Portland’s The Brightest Comet have risen a bit out of left field. Performing around the schedules of the other bands the members are involved with, The Brightest Comet have still managed to produce a sound worth listening to—and talking about.
Portland’s The Brightest Comet have risen a bit out of left field. Performing around the schedules of the other bands the members are involved with, The Brightest Comet have still managed to produce a sound worth listening to—and talking about. The music is both melodic and striking, matched by Andi Camp’s manner of singing.
Camp also handle’s bass for the group. She is accompanied by Vincent Covarrubias on drums and John Reed Dunn, who some may recognize from Portland’s We’re From Japan!, on guitar.
Camp and Covarrubias were kind enough to chat it up about The Brightest Comet and provide a little insight into such essential facts about the band as Andi’s fetish for catfish sandwiches.
Daily Vanguard: How did the band start up? What is the story behind your name?
Andi Camp: John and I started playing together in 2005. His band [We’re From Japan!] and my solo project had toured together several times. We also recorded and released a split EP together, which turned out to be one of my favorite recording projects. We went through three drummers in roughly six months, before we even had a band name! We settled on the band name between the third and fourth drummers, although we did run it by our fourth drummer when we started playing with him, to make sure he was cool with it.
DV: Is there a musical style or genre that you aim for? And how would you describe the sound or musical style of the band?
AC: We don’t aim for any particular style. The fun of writing music is putting some people in a room and seeing what comes out. Everyone brings their own stuff to the table and you see what works for the group. As for describing the music, I avoid that like the swine flu.
Vincent Covarrubias: No particular aiming on this end. For me, it’s mainly whatever music I have inside of me that’s triggered by Andi’s solid rhythms or John’s pretty melodies. It usually turns out loud, heavy and sometimes not that heavy but fun.
DV: Recording history and any future recording plans?
AC: We did a quick weekend recording of our songs when Kevin was in the band. Our plan was to go back for a more serious recording session, but what with the rotating drummer situation, we never got around to it. I’d say we’ll head back into the studio within the next six months.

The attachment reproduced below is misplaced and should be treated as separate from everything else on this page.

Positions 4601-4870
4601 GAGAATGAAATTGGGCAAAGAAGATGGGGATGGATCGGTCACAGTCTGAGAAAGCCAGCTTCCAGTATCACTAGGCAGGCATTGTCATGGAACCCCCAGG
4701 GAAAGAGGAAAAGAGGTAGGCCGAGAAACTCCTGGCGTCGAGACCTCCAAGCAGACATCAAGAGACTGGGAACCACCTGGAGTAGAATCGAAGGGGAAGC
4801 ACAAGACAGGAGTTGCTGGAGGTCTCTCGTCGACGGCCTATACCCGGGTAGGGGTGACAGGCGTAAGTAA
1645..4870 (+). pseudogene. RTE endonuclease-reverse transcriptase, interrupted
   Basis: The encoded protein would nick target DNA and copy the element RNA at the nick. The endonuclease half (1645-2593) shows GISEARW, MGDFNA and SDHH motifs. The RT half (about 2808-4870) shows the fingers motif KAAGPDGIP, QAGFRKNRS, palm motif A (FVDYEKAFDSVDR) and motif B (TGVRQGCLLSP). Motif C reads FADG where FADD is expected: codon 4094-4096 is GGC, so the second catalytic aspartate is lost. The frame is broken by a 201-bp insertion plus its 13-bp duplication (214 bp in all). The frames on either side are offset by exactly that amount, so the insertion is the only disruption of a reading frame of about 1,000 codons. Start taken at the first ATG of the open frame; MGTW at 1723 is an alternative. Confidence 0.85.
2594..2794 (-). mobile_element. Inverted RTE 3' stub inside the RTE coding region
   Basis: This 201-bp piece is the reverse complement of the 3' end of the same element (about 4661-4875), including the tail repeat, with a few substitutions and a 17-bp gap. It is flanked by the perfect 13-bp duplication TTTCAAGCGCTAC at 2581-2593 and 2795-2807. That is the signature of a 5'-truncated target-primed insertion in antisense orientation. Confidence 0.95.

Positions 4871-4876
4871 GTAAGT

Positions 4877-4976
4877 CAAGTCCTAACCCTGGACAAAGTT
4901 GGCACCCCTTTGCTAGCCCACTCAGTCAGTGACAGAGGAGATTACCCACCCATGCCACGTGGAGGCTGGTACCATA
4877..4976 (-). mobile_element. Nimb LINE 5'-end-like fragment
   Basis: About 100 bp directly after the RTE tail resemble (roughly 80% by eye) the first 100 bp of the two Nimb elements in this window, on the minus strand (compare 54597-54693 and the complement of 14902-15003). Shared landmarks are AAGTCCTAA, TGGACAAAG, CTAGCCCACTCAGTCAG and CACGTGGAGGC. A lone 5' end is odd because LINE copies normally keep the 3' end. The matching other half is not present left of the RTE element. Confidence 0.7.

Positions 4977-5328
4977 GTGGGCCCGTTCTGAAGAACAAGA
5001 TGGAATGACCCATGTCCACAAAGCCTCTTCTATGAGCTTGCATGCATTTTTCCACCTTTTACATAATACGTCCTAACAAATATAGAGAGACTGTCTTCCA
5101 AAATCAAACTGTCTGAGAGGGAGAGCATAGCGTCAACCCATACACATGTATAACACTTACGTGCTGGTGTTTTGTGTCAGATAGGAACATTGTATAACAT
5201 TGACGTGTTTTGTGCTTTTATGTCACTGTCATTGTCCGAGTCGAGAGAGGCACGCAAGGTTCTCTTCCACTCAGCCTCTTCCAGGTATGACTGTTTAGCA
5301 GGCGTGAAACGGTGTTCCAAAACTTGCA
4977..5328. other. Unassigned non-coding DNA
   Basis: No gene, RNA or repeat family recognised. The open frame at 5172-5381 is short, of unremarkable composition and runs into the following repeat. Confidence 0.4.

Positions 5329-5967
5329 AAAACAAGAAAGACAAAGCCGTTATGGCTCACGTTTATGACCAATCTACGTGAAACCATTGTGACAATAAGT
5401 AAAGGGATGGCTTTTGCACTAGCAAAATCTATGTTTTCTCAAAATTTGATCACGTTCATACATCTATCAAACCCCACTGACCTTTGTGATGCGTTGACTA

VC: I’d like to record. I think TBC songs have lots of tasteful dynamics and it would only make sense to get it out there! Plus, we’re writing new material, which I’m uber excited about.
DV: Who do you guys admire (musically), or are perhaps influenced by?
AC: I have a lot of favorite bands, but I wouldn’t use the word admire for any of them. I’ve said this before, but I think you’re influenced by everything you hear and see and feel. It’s just part of who you are. You don’t call up your friends and say, “Hey, I want to start a band that sounds like so-and-so.” At least I hope you don’t do that! You just sound like what you sound like. And if you try too hard to sound like something specific, you’re ruining the fun.
DV: How do lyrics come to you? Is there a specific style of lyrics you like to write?
AC: Lyrics come to me slowly. Sometimes they don’t come at all. Lately I’ve found that I like the song to have a title before I write lyrics. I have to like the title of the song first. Then I might be able to write some lyrics. It was a lot easier to write lyrics when I was younger. They weren’t particularly good lyrics, but at least it was easier to write them. Every little thing was so important back then.
DV: How does the band view the Portland scene? And how do you view yourselves within it?
AC: I love Portland. It’s my favorite place to live so far. As far as the music scene goes, I don’t really spend much time in it. I like that so many people play music and are in bands, that’s a pretty neat thing. I don’t really view us as “in the scene.”
VC: Portland simply caters and embraces artists/musicians. I love that. There’s so much going on this city musically. I try to go to as many shows as I can with some filtrations of course.
DV: Any future plans for the band? Where would you like to take The Brightest Comet?
AC: I would like to take The Brightest Comet out for catfish sandwiches.
DV: Speaking of sandwiches, I ask everyone this: If there was a sandwich made in honor of the band, what would it be made out of and what would it be called?
AC: It would be catfish dipped in cornmeal on homemade gluten-free toast with honey mustard sauce. It would be called the Catfish Jack.